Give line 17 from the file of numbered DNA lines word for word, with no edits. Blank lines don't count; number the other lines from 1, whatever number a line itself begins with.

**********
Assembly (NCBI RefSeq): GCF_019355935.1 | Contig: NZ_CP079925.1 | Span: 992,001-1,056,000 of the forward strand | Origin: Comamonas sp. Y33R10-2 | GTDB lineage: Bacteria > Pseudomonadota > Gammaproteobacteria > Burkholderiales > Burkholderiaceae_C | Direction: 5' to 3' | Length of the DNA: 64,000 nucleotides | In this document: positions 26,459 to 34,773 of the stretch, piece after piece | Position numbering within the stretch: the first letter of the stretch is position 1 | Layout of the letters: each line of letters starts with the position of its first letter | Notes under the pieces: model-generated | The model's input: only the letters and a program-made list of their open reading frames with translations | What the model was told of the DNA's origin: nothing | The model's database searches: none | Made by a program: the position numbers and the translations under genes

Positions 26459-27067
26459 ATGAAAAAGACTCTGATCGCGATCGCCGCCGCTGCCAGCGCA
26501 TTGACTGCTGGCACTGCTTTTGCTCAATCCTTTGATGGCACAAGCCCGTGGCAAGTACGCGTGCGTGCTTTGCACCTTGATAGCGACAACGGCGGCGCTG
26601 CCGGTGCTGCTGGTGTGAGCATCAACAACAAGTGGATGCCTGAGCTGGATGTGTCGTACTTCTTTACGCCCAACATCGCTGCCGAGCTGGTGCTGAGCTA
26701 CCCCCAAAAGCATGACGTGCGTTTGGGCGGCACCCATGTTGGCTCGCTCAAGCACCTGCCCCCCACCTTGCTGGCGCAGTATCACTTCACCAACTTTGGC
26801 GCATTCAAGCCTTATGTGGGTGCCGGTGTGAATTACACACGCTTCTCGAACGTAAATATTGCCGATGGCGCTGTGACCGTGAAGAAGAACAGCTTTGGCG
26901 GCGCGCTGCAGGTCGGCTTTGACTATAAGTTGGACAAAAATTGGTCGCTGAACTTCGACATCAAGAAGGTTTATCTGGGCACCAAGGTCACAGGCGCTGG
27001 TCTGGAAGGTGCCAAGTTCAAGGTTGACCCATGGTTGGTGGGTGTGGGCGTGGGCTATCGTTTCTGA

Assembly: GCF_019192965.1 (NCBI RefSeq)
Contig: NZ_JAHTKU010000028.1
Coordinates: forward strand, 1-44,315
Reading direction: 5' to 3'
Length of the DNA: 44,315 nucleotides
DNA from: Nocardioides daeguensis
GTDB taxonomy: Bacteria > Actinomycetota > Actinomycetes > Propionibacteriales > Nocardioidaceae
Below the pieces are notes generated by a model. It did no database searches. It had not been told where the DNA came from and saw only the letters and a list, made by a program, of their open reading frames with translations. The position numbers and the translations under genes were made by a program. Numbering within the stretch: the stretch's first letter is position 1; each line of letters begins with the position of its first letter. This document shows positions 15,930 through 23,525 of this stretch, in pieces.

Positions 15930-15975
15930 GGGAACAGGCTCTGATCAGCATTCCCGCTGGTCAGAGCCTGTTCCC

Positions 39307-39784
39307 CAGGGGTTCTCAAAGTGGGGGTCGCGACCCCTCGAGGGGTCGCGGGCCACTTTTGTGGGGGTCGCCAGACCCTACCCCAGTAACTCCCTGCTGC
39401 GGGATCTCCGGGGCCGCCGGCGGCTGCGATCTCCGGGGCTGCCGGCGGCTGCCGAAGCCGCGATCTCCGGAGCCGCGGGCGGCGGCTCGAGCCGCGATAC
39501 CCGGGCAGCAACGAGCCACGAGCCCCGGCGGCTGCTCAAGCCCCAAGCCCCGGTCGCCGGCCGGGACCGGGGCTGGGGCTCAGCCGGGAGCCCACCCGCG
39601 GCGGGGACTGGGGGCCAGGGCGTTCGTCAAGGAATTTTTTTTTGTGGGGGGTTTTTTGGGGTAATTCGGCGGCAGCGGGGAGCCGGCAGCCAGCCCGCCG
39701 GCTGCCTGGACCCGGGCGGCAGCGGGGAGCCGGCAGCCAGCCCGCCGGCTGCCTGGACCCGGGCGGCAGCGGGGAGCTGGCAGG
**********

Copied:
Below the pieces are notes generated by a model. It did no database searches. It had not been told where the DNA came from and saw only the letters and a list, made by a program, of their open reading frames with translations. The position numbers and the translations under genes were made by a program. Numbering within the stretch: the stretch's first letter is position 1; each line of letters begins with the position of its first letter. This document shows positions 15,930 through 23,525 of this stretch, in pieces.